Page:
The advice below will help you cultivate habits and a state of mind that will make rejections feel like a passing annoyance. Read more
Please welcome guest author Bryan Collins with a post exploring four types of writing.
This craft of ours is hard. You’ve got an idea, you’ve finished your research, and you know you’ve got something important to write about. There’s just one problem. When you try to write, the words feel slow, awkward, and off target.
Do you want to know a secret?
Good writing does at least one of four things: it educates, informs, entertains or inspires. Read more
Please welcome Warren Adler, author of The War of the Roses, with an article that compares print and digital book launches and examines the impact of traditional versus independent publishing on authors’ careers.
The launch of a book, be it the first for an author or their most recent release, has always been the established gateway for traditional publishers to introduce a new work. The launch of a book is like the birth of a baby: crucial and necessary. There is, after all, no future for an unsuccessful birth. For the author, like anything born into a lifecycle, it is the aftermath that really matters, and for those authors seeking career continuity, and even enduring recognition, digital publishing has offered a widening arena of options for keeping a book from disappearing. Read more
Please welcome guest author Jack Woodville London, author of A Novel Approach (To Writing Your First Book).
“What I find hard about writing,” Nora Ephron said, “is the writing.”
There’s a difference between writing and typing. Writers produce. Typists reproduce. Okay, that’s a bit harsh. Writers believe that a story worth telling is worth telling well. Writers believe that a turn of phrase can invoke a vision, that the choice of exactly the right word will lead someone to think about something in a new light, will persuade, will entertain. Some writers are blessed with a combination of neurons, synapses, left brain cells (or is it right?) that make their words flow onto the page or screen with clarity and purpose. The other ninety-nine percent of us must draft, erase, revise, delete, change, correct, and revisit, so that in the end, after many drafts and rewritings, it looks like it wasn’t hard.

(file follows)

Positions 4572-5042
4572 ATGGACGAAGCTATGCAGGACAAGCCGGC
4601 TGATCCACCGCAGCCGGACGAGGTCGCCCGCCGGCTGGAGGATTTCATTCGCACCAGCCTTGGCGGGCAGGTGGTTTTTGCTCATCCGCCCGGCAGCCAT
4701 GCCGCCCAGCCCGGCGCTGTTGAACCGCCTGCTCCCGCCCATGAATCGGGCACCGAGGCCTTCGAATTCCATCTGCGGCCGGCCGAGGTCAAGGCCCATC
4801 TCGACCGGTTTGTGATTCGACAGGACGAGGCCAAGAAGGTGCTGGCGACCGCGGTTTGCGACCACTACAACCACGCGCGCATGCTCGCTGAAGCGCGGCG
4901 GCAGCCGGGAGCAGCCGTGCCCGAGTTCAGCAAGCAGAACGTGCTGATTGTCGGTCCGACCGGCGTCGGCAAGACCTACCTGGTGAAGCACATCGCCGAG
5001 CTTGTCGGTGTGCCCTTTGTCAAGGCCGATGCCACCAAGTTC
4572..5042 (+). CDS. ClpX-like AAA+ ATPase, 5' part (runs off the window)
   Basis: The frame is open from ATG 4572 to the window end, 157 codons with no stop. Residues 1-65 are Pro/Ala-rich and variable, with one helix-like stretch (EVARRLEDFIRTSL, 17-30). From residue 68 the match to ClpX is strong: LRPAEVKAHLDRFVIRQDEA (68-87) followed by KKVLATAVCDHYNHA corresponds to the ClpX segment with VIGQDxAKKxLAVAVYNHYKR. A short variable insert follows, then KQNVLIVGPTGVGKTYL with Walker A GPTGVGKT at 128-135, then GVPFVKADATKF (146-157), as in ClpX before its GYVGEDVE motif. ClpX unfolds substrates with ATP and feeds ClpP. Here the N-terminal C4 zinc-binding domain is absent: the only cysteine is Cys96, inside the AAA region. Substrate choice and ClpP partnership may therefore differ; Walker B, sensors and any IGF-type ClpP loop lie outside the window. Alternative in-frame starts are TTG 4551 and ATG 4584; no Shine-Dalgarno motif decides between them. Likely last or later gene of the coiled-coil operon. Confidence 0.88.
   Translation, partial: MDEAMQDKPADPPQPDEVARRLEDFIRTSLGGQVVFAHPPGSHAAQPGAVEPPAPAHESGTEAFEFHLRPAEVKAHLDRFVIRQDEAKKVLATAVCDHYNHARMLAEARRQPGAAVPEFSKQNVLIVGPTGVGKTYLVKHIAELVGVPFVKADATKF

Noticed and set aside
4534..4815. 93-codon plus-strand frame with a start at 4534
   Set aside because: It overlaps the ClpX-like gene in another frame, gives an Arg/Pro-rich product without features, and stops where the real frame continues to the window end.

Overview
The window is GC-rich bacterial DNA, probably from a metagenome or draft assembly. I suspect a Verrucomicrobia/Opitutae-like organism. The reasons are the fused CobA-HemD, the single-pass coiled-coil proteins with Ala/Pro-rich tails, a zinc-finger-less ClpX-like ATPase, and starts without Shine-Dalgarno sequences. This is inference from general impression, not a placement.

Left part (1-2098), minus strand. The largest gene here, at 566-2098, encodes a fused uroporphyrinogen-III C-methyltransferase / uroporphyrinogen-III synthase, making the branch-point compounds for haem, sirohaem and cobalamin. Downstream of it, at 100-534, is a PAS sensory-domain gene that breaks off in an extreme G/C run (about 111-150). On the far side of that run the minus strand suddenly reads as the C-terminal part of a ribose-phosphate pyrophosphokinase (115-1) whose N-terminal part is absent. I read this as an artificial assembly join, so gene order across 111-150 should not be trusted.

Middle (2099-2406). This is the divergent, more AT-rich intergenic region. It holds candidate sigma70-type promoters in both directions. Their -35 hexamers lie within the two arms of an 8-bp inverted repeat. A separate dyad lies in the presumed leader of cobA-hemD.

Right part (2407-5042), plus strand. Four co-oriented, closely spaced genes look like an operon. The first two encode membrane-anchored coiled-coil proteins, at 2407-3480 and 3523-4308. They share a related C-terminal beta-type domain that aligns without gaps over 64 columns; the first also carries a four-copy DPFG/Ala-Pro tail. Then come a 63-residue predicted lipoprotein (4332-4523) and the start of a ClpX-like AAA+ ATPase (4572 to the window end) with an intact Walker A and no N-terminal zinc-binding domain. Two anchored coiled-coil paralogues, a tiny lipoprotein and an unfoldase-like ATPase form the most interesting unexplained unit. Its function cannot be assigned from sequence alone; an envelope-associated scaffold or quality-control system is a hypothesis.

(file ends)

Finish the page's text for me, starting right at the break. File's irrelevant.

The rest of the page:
We want to be writers. Where to begin? Read more
Please welcome guest author Marcy McKay with her top secret for successful writing.
You finally muster the courage to let someone else read your work. A live human being, a person who is actually qualified to share his or her opinion on your writing (unlike your Great Aunt Edna who thinks everything you do is perfect).
This individual reads your piece and gives a vague response. “It’s good. I mean, I like it, but something is missing.”
It’s similar to when you try to duplicate that delicious pizza from your favorite restaurant on your own. It tastes okay, but something still seems off – just not quite right.
So, what’s that certain spice for your writing? The recipe for literary success? Read more
Please welcome guest author Ali Luke with a post on making adjustments to your physical environment to help your writing.
Do you struggle to get into writing?
Perhaps you sit down with your favorite notebook on a regular basis, but you never seem to get far.
Your kids start arguing. Or you get a backache. Or you’re distracted by that neighbor doing yet another bout of DIY. Or an urgent email pops up for your attention.
External factors aren’t the only (or the biggest) distractions that affect our writing, but they make a surprising difference in our ability to be productive.
If you’re already struggling to focus, a few distractions and irritations can easily be enough to make you give up for the day.
Here are seven key factors that influence how well – or how wrong – your writing sessions go. Which of these could you tweak today? Read more